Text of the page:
Why CPPIB and Ares Withdrawing Neiman Marcus from its IPO is a Big Deal

Are large-chain physical retail stores decaying in North America? Are financial investors failing department store retail?

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Direct institutional investors such as the Canada Pension Plan Investment Board (CPPIB) and other private equity firms plugged in mounds of capital into department store companies in North America. Will these significant financial bets pay off? The bad news in retail keeps rolling in. In early January, The Limited, a women’s clothing store chain, is closing all of its 250 stories and laying off 4,000 employees. The Limited is owned by private equity firm Sun Capital Partners, which witnessed falling foot traffic at U.S. shopping malls. Even Macy’s, the largest department-store company in the United States, is shuttering 100 stores in 2017. This will end up removing 10,000 jobs at Macy’s. In addition, Illinois-based Sears Holdings Corporation, which also owns Kmart, is closing 150 stores and even sold its iconic Craftsman tool brand to Stanley Black & Decker to stave off financial ruin. Sears is led by Eddie Lampert, a hedge fund manager, who is trying to keep the company away from financial insolvency. Lampert even provided around US$ 1 billion in financing for Sears to maintain operations. Both Lampert and another hedge fund titan Bill Ackman of Pershing Square have tried their activist hands attempting to turn retail giants into “tech companies”. Ackman exited its Target investment in 2011.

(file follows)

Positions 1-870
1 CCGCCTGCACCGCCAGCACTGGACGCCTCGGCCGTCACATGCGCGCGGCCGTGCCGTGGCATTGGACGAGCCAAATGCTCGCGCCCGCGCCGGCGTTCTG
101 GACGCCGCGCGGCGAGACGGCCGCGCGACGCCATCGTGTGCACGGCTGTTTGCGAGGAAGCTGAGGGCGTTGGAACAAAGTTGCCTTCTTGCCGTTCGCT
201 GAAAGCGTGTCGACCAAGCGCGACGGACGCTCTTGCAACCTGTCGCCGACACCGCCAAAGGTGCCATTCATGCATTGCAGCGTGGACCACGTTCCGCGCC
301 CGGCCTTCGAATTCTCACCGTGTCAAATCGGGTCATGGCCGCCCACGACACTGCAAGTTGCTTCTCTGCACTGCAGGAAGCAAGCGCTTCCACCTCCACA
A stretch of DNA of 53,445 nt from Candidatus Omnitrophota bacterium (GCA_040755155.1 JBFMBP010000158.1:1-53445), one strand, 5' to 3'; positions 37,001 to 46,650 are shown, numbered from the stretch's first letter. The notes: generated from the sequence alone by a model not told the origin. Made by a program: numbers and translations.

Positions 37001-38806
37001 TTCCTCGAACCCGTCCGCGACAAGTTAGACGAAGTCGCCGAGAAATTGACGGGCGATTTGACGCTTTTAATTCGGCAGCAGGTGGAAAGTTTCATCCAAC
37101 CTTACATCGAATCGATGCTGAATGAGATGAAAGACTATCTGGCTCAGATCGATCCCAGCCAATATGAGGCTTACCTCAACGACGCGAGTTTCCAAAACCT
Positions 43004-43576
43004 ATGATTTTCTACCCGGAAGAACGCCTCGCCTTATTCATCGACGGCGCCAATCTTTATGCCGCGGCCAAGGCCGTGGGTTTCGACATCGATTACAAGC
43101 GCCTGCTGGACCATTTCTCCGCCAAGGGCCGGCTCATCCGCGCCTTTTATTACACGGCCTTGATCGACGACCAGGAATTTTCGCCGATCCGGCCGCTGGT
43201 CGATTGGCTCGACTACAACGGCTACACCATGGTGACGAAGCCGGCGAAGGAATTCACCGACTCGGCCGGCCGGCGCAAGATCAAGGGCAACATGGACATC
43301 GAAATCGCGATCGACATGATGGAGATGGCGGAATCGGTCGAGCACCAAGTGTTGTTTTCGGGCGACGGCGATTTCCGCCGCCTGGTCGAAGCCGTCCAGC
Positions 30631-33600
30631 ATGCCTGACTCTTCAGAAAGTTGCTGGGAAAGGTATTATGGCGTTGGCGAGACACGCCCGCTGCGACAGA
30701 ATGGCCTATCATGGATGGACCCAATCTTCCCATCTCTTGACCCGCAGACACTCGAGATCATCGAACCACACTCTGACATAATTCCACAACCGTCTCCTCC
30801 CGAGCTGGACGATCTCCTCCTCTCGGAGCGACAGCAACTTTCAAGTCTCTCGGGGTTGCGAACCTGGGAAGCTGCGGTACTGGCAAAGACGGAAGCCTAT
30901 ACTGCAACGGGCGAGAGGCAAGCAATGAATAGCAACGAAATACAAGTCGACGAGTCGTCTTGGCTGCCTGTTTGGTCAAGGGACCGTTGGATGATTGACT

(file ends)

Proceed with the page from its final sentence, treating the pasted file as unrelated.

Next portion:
Neiman Marcus Group

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